The Centers for Disease Control and Prevention report that approximately half (47.2%) of Americans have gum disease, while the American Academy of Periodontology cites gum disease as the leading cause of adult tooth loss nationwide. Poor dental hygiene and smoking are the primary controllable risk factors for this disease, but other factors like sex, age, family history, and certain systemic illnesses are associated with a higher risk. If caught in its earlier stages, gum disease can usually be successfully treated via improved at-home dental hygiene, antibiotic therapy, and non-surgical deep cleaning. Severe periodontitis, on the other hand, often requires surgical intervention to save the teeth and return your smile to its optimal level of oral health.
How Does Severe Gum Disease Cause Tooth Loss?
A progressive disorder, gum disease begins as gingivitis and follows a predictable series of steps. Plaque buildup at the gum line irritates and inflames the gums. At this stage, gingivitis (the mildest form of gum disease) is often treatable through better brushing and flossing and more frequent preventive care visits with a dentist or periodontist. Left untreated, the gums pull back from the tooth surface, giving the teeth a long or pointed look. Tiny spaces form between the gum and tooth. Colonies of plaque thrive in these “periodontal pockets,” exacerbating inflammation and infection. The body recognizes the threat and responds by destroying the connective and bone tissues holding the tooth in place. The tooth becomes loose in the socket and eventually falls out or must be extracted.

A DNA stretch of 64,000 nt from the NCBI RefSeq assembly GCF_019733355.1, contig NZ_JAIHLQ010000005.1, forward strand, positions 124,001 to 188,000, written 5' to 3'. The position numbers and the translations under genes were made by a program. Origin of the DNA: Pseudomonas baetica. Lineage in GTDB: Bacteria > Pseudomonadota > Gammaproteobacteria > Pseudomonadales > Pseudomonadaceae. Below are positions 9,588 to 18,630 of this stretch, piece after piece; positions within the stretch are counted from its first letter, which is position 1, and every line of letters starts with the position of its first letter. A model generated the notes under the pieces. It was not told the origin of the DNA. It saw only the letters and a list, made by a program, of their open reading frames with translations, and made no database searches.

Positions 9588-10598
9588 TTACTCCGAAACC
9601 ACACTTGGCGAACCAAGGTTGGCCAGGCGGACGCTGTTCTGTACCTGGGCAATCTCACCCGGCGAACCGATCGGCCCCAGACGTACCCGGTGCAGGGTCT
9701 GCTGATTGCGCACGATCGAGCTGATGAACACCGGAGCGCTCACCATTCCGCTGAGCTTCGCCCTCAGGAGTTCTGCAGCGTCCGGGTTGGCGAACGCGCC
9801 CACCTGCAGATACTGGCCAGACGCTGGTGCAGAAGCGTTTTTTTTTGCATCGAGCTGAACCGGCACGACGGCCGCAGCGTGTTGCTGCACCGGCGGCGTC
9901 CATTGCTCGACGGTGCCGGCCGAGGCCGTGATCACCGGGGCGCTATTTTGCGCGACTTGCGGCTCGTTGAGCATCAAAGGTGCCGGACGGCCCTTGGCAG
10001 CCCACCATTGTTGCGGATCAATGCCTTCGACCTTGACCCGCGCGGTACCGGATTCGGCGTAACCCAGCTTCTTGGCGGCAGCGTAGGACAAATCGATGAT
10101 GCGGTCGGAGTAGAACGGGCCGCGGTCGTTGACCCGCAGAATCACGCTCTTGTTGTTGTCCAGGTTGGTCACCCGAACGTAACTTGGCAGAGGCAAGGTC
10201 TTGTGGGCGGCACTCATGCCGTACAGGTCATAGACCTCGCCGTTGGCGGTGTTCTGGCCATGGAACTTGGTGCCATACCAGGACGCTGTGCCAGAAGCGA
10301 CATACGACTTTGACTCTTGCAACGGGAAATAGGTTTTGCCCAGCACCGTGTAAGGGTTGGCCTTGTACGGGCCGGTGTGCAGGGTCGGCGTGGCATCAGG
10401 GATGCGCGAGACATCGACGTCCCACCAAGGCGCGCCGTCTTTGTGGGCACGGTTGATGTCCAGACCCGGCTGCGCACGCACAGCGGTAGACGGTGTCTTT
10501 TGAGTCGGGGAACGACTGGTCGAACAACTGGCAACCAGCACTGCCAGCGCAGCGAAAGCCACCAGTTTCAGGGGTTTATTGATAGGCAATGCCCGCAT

Common Surgical Treatments and How They Help
Extracting a tooth is always a last resort option. Before opting to extract, a periodontist might recommend one or more of the following complementary procedures:
- Gingivectomy. Reshapes and promotes healing of the gums (the gingiva) by removing infected tissue.
- Pocket Reduction Surgery. This dynamic treatment cleans deeply below the gum line to remove the threat of infection and restores lost bone tissue.
- Tissue Grafting. A periodontist will implant samples of the patient's own bone, gingival, and blood cells to encourage cell regeneration. This procedure builds up lost gingival tissue as well as lost bone mass.
About Dr. Marco Cueva
Marco Cueva, DDS, MS is a board-certified periodontist with extensive training and experience providing a full range of advanced periodontal care services, including gum disease treatments and gum surgery. New patients can schedule an appointment or consultation with